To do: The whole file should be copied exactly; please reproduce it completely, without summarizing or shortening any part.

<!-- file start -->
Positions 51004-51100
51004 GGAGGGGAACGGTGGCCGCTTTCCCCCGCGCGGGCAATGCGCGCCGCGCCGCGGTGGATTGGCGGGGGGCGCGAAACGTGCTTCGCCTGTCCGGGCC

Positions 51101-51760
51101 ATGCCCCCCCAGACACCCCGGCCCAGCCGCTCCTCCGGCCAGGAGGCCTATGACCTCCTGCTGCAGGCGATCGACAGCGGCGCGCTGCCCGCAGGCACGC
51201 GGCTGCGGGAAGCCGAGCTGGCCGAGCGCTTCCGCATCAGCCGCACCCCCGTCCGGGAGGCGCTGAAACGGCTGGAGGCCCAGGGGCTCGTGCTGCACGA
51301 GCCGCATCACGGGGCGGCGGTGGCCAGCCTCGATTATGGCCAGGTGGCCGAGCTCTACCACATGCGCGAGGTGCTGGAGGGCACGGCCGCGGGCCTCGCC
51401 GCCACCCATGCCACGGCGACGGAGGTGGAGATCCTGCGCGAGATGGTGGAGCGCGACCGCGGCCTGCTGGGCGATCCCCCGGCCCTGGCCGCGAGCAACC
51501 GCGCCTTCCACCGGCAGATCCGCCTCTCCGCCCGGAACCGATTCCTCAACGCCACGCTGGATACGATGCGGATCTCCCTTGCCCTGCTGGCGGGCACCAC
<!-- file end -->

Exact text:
Positions 51004-51100
51004 GGAGGGGAACGGTGGCCGCTTTCCCCCGCGCGGGCAATGCGCGCCGCGCCGCGGTGGATTGGCGGGGGGCGCGAAACGTGCTTCGCCTGTCCGGGCC

Positions 51101-51760
51101 ATGCCCCCCCAGACACCCCGGCCCAGCCGCTCCTCCGGCCAGGAGGCCTATGACCTCCTGCTGCAGGCGATCGACAGCGGCGCGCTGCCCGCAGGCACGC
51201 GGCTGCGGGAAGCCGAGCTGGCCGAGCGCTTCCGCATCAGCCGCACCCCCGTCCGGGAGGCGCTGAAACGGCTGGAGGCCCAGGGGCTCGTGCTGCACGA
51301 GCCGCATCACGGGGCGGCGGTGGCCAGCCTCGATTATGGCCAGGTGGCCGAGCTCTACCACATGCGCGAGGTGCTGGAGGGCACGGCCGCGGGCCTCGCC
51401 GCCACCCATGCCACGGCGACGGAGGTGGAGATCCTGCGCGAGATGGTGGAGCGCGACCGCGGCCTGCTGGGCGATCCCCCGGCCCTGGCCGCGAGCAACC
51501 GCGCCTTCCACCGGCAGATCCGCCTCTCCGCCCGGAACCGATTCCTCAACGCCACGCTGGATACGATGCGGATCTCCCTTGCCCTGCTGGCGGGCACCAC